If they give you the lecture if a fall occurs it is on your head and not theirs. If State and Joint commission can mandate the lecture why can't they mandate patient ratios.
  7. Visit  Bluespruce profile page
    0
    Quote from Judee Smudee
    I have been coming to this site for about six months now and no one has given a better synopsis of the situation than you. It looks to me that the only thing that is going to stop the problems that you describe are nurse patient ratios mandated by the goverment. Trusting healthcare leaders to do this is just not working. Their only motivation is the bottom line. Gosh you sound like a great nurse. Two thumbs up to you for realizing that your responsibility to the patient goes way beyond just getting through a shift safely. Nurses have to become activist in many different ways if patient safety is really our main concern. I recently retired because I was becomming so fearful about patient safety in the face of rising patient loads. At age 60 I was more frightened than I had ever been before of making a mistake. Would you believe they would haul us in to give us lectures about medication safety, fall prevention and infection control and then send us out of lecture room to care for 24 patients with only an RN, LPN which was me and two aides. I just could not stand the hippocrites I was working for anymore. Signed up for my pension.

    I wonder if you worked for a VA hospital? I've noticed the worst ratios & circumstances for patients there on med/surg floors.
  8. Visit  Bluespruce profile page
    0
    Quote from Bluespruce
    I wonder if you worked for a VA hospital? I've noticed the worst ratios & circumstances for patients there on med/surg floors.
    Also, I have a question for you in re: to this situation being that I'm a new nurse. In general, should you chart that you've requested such & such because of your reasonable fear that pt could fall out of bed & injure him/herself? I wonder if charting that is ok & I wonder if it'd help your license. Of course, from the hospital's liability standpoint they may not like u to chart this kind of stuff. What are your thoughts on the matter? It seems one way you're looking after your own license & the other way you're just looking after the hospital's liability.
  9. Visit  justmanda profile page
    0
    Quote from Bluespruce
    Also, I have a question for you in re: to this situation being that I'm a new nurse. In general, should you chart that you've requested such & such because of your reasonable fear that pt could fall out of bed & injure him/herself? I wonder if charting that is ok & I wonder if it'd help your license. Of course, from the hospital's liability standpoint they may not like u to chart this kind of stuff. What are your thoughts on the matter? It seems one way you're looking after your own license & the other way you're just looking after the hospital's liability.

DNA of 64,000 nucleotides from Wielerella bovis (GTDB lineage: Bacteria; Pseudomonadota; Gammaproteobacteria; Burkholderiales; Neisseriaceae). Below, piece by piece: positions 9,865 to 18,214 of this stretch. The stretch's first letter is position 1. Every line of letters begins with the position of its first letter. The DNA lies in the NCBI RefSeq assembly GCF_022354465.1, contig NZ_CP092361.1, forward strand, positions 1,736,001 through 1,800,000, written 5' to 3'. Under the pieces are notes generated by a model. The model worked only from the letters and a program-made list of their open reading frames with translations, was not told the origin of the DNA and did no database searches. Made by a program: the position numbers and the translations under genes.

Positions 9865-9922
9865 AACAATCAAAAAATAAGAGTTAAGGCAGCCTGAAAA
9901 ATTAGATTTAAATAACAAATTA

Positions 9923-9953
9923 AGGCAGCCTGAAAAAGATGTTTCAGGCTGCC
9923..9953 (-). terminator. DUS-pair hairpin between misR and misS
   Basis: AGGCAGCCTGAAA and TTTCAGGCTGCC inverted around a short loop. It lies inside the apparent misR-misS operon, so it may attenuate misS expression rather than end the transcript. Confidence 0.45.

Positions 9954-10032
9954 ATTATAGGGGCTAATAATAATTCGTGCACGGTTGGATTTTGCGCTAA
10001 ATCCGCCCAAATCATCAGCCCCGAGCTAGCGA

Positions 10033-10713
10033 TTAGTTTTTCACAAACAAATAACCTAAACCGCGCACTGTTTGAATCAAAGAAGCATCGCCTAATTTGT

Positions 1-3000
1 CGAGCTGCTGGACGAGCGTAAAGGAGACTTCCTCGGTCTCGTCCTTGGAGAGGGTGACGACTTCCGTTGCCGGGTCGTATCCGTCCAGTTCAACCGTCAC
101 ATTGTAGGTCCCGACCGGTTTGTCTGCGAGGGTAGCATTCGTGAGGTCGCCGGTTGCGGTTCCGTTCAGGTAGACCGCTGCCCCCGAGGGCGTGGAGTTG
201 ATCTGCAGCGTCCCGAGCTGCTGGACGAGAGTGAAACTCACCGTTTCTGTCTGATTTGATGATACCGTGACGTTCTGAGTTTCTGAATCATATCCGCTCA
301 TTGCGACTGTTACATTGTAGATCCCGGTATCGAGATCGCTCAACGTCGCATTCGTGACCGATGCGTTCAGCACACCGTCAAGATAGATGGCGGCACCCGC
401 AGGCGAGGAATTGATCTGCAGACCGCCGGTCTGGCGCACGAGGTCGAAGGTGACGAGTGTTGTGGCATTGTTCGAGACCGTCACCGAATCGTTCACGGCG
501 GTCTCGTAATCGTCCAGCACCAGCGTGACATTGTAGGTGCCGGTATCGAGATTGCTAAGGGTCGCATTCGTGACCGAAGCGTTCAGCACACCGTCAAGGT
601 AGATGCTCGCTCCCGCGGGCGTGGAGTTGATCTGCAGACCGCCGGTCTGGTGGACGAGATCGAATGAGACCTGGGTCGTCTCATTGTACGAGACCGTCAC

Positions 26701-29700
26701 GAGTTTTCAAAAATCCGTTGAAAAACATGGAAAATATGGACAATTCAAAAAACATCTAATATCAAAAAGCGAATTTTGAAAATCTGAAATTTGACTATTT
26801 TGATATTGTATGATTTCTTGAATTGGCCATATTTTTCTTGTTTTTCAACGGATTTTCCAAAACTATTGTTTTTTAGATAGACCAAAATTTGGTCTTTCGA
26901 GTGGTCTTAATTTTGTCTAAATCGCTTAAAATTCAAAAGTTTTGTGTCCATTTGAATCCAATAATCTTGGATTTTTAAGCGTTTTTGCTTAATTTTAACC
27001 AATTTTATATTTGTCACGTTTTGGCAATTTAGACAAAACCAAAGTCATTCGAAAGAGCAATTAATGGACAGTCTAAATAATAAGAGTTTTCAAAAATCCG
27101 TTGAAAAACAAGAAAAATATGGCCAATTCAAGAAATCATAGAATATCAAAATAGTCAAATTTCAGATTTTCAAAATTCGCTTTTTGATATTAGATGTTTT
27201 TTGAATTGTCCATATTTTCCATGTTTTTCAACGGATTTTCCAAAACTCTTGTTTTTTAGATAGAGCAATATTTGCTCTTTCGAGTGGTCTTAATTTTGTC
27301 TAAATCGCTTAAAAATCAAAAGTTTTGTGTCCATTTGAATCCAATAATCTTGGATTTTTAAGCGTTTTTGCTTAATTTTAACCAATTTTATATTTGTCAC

The problem with charting "Nursing administration notified and refused to allow sitter" is that it just SCREAMS sue us. An incident report is where this information is normally directed. On the other hand. When you tell a doctor what's going on, in any situation, you can write..."Informed physician that patient continues to crawl out of bed. (give a brief run down of their vital signs) no new orders received" If it goes to court, the incident report will be on file for the case to reveal your attempt to get help from administration and the chart will show that you informed the doctor of the patient's unpredictable behavior. HOWEVER: when patients fall, nurses are blamed. That's just the way it is.
  10. Visit  justmanda profile page
    0
    Quote from Bluespruce
    I wonder if you worked for a VA hospital? I've noticed the worst ratios & circumstances for patients there on med/surg floors.
    Nope..work for a community hospital.
  11. Visit  pickledpepperRN profile page
    0
    Quote from Judee Smudee
    If they give you the lecture if a fall occurs it is on your head and not theirs. If State and Joint commission can mandate the lecture why can't they mandate patient ratios.
    Ratios don't make things perfect but they are SO much better than what you are going through.

    The patients described by justmanda seem like they should be in ICU (at a 1:2 ratio) or step-down (1:4) if they were here.

    If not for ratios and the support of my fellow CNA nurses i would be like you and retire. It took a lot of education and experience for me to learn what i know. I think my patients and colleagues benefit from me as I do from them. Still a few more years left, if my health holds up.

    I would either write why the assignments are unsafe for patients and get others who agree to sign it also. I would keep a copy and give the original to my manager and the medical director of the unit or hospital.

    If I really needed the job, felt the letter would cost me the job, and there is no other job available I would fill out an incident report EACH time. It may be every day. I might fill out two and make sure one gets to the hospital attorney. I would also call the doctor charting what I told the Doctor and a word for word quote of hte response. AND i would keep a journal with the staffing numbers (no HIPAA violations), what we did,dated and written after every shift. I've been told those hold up in court years later.
    The letter is beat, puts the responsibility for the fall or worse on the facility where it belongs.


    All the best to you. I've been there and it is just plain wrong to do this to patients and nurses. No wonder there is a shortage!
  12. Visit  oramar profile page
    0
    Quote from justmanda
    HOWEVER: when patients fall, nurses are blamed. That's just the way it is.
    Whatever goes wrong the nurse is to blame. Managers will try to shift the blame to you. Doctors will try to shift the blame to you. Hospitals will try to shift the blame to you. Insurance companies will try to nail you to the wall.
  13. Visit  Bluespruce profile page
    0
    Quote from oramar